Open-ended funds

New challenges, new opportunities

Veronica Aroutiunian, senior associate at Loyens & Loeff, speaks about open-ended funds at the upcoming Alfi PE & RE Conference. Photo credit: Loyens & Loeff

Veronica Aroutiunian, senior associate at Loyens & Loeff, speaks about open-ended funds at the upcoming Alfi PE & RE Conference. Photo credit: Loyens & Loeff

The Association of the Luxembourg Fund Industry holds its Private Equity and Real Estate Conference 30 November-1 December 2021.

In advance of the event, Delano spoke with Veronica Aroutiunian, senior associate at the law firm of Loyens & Loeff. She speaks during the open-ended funds session, Wednesday 1 December at 2:10pm.

Aaron Grunwald: What do you want the audience to get most from the open-ended funds session?

Veronica Aroutiunian: Over the past two years, we have seen an increase in enquiries to establish open-ended funds to invest into alternative assets, including real estate and infrastructure debt. Open-ended alternative funds present challenges and opportunities in terms of structuring considerations, distribution and compliance with legal and regulatory developments. In this respect, the intention is to briefly examine the latest industry developments for open-ended funds, as well as answer some of the most common practical questions we see from fund managers in respect of operating and selling this type of financial product in the EU.

From your point of view, what has been the most interesting development in the European alternative funds space so far this year? 

From a legal and regulatory perspective, 2021 was clearly marked by the entry into force of the regulation on sustainability‐related disclosures in financial services (SFDR) and the directive and regulation on the cross-border distribution (CBDD/CBDR). While SFDR aims at making it easier for end-investors to understand how ESG and sustainability factors are considered and integrated into their investments, CBDR introduces harmonised rules on marketing communications by the alternative investment fund managers to investors in the EU and creates a level playing field for pre-marketing activities in the EU. Both regulatory frameworks offer new opportunities but also present some new challenges for fund sponsors seeking to access EU investors.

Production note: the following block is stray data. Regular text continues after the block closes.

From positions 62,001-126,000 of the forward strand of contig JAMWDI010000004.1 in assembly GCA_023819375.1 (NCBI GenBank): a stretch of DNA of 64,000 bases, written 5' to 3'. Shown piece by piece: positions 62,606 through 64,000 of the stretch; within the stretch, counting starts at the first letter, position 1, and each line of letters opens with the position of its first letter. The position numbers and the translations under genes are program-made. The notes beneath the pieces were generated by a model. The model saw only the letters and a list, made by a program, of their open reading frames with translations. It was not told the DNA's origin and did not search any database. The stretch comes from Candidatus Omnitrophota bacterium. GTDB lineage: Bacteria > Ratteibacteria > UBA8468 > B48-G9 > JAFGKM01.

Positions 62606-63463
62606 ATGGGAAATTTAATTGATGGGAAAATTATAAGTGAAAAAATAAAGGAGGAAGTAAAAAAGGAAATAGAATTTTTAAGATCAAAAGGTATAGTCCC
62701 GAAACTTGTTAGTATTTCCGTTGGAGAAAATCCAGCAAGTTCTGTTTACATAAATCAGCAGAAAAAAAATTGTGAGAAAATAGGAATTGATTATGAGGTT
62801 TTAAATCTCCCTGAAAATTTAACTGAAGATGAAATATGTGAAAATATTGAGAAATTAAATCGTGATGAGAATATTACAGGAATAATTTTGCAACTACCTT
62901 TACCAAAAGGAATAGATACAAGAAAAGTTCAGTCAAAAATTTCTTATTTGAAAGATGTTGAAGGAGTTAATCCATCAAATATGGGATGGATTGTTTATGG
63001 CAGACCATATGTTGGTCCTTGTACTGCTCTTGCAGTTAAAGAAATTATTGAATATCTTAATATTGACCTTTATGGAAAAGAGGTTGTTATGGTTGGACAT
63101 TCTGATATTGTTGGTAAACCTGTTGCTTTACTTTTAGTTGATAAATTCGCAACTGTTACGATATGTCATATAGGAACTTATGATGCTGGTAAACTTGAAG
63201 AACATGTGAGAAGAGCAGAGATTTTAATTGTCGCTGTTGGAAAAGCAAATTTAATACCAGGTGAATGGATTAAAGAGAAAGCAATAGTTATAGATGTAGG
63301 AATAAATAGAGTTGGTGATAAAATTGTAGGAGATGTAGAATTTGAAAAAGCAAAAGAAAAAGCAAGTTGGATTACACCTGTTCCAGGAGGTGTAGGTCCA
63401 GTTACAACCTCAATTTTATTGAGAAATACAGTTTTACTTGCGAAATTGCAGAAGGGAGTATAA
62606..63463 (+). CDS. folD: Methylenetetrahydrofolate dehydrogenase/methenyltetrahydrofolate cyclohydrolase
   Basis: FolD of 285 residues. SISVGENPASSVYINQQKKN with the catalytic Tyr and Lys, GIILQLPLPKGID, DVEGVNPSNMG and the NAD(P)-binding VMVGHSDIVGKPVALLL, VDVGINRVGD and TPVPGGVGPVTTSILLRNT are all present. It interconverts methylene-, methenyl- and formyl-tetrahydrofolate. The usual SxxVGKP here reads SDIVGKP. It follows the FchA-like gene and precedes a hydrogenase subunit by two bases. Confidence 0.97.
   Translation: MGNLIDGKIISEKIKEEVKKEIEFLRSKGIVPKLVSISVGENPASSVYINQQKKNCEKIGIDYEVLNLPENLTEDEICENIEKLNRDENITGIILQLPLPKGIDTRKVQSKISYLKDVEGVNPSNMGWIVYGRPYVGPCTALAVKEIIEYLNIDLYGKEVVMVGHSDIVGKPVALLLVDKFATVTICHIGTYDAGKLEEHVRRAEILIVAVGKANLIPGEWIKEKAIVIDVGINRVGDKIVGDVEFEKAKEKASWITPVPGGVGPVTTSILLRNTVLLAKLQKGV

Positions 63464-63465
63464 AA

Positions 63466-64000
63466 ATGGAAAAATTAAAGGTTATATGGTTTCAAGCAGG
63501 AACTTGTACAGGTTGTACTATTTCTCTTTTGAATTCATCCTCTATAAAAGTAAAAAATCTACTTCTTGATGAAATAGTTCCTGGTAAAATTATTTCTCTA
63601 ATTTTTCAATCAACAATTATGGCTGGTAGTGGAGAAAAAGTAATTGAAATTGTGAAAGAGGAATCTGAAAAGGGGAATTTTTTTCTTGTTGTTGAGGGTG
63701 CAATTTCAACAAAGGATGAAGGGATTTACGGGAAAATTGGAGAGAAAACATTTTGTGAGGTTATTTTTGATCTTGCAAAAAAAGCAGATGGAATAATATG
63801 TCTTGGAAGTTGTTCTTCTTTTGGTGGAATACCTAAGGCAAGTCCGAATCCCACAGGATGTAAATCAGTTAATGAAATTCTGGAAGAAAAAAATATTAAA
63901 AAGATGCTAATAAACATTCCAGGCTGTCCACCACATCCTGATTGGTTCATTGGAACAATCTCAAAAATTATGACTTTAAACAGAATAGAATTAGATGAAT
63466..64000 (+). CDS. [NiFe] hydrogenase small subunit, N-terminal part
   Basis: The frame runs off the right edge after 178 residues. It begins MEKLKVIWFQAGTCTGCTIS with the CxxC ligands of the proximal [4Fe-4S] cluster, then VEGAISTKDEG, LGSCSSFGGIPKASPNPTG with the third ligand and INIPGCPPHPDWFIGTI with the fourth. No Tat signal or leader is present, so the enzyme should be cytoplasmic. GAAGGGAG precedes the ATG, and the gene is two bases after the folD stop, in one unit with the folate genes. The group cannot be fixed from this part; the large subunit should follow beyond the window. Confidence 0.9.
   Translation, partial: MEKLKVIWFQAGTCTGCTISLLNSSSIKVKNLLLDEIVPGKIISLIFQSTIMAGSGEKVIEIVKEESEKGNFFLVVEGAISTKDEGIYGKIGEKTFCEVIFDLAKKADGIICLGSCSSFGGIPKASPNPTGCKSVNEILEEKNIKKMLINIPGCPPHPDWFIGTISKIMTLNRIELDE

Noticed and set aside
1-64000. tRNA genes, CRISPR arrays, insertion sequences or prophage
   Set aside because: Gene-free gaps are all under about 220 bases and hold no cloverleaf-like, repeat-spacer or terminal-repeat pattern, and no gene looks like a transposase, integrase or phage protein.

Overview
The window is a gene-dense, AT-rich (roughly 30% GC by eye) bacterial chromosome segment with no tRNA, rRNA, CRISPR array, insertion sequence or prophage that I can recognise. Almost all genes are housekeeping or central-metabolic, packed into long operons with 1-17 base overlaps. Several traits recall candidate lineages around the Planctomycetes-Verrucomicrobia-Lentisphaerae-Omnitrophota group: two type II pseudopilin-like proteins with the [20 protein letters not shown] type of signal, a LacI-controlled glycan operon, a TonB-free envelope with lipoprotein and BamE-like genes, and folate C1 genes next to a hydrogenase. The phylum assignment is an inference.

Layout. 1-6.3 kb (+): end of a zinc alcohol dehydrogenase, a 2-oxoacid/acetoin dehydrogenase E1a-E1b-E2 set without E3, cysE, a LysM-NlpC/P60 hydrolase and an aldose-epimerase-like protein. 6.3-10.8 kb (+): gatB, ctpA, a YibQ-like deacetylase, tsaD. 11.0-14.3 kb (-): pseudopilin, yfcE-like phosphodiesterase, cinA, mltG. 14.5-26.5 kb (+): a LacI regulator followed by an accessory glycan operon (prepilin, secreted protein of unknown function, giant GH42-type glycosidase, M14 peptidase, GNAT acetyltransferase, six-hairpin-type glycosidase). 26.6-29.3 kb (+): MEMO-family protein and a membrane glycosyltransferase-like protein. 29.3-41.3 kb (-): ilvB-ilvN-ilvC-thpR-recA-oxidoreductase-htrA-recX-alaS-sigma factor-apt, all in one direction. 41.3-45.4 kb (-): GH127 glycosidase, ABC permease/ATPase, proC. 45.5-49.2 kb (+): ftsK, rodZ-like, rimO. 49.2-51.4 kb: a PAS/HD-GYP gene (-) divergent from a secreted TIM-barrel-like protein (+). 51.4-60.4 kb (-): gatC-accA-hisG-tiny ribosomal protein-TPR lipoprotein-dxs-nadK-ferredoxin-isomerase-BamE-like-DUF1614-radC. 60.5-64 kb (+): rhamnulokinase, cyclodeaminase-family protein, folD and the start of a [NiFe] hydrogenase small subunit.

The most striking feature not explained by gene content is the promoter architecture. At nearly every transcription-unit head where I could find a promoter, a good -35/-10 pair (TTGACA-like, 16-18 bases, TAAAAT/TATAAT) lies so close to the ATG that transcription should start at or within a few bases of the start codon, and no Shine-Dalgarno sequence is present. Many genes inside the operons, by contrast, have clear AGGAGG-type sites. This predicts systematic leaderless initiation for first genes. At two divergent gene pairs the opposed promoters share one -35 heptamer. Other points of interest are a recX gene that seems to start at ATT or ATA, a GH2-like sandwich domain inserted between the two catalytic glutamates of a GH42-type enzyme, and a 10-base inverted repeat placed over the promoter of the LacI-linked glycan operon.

In addition, the pandemic turmoil in the financial markets reminded private assets managers and investors in the alternative investment funds of the need to manage liquidity. Liquidity management has therefore been a hot topic this year in the alternative funds space and will continue to be discussed in the coming year. The combination of these recent developments results in the fact that one of the most exciting aspects of the market right now is appetite from all players to explore creative thinking in structuring transactions. Open-ended alternative assets funds, for example, are becoming an increasing popular fund type, with a focus on ESG expected to help delivering robust returns in a post-covid environment.

Do you see retail investors playing a more important role in alternative funds?

Retail investors across the world are turning to private equity to boost returns, as the persisting low-interest environment and a crowded equities market have reduced performance of stocks and bonds. “Retailisation”, also referred to as “democratisation”, of alternative funds is therefore another hot topic and new emerging trend in the private funds space, with the key challenge here again being liquidity. Opening alternative funds to retail investors looking for higher yields is undeniably expected to reshape the private funds landscape in the coming years. The currently ongoing review of the AIFMD and Eltif regime constitute already the first strong signs of the important role retail investors are expected to play in alternative funds.

Aside from your own talk, which session are you most looking forward to hearing, and why?

I am very much looking forward to the session on private equity investing in Africa [editor’s note: Tuesday 30 November at 3:10pm]. I read in the African Private Equity and Venture Capital Association report that despite the widespread decline felt by most economies across the globe, private equity fundraising in Africa is exceeding expectations in 2021. I am looking forward to hearing more about the African private equity industry, which continues to prove itself on a growth trajectory, and how Luxembourg can further develop its role as the next leading financial gateway for PE funds into Africa.

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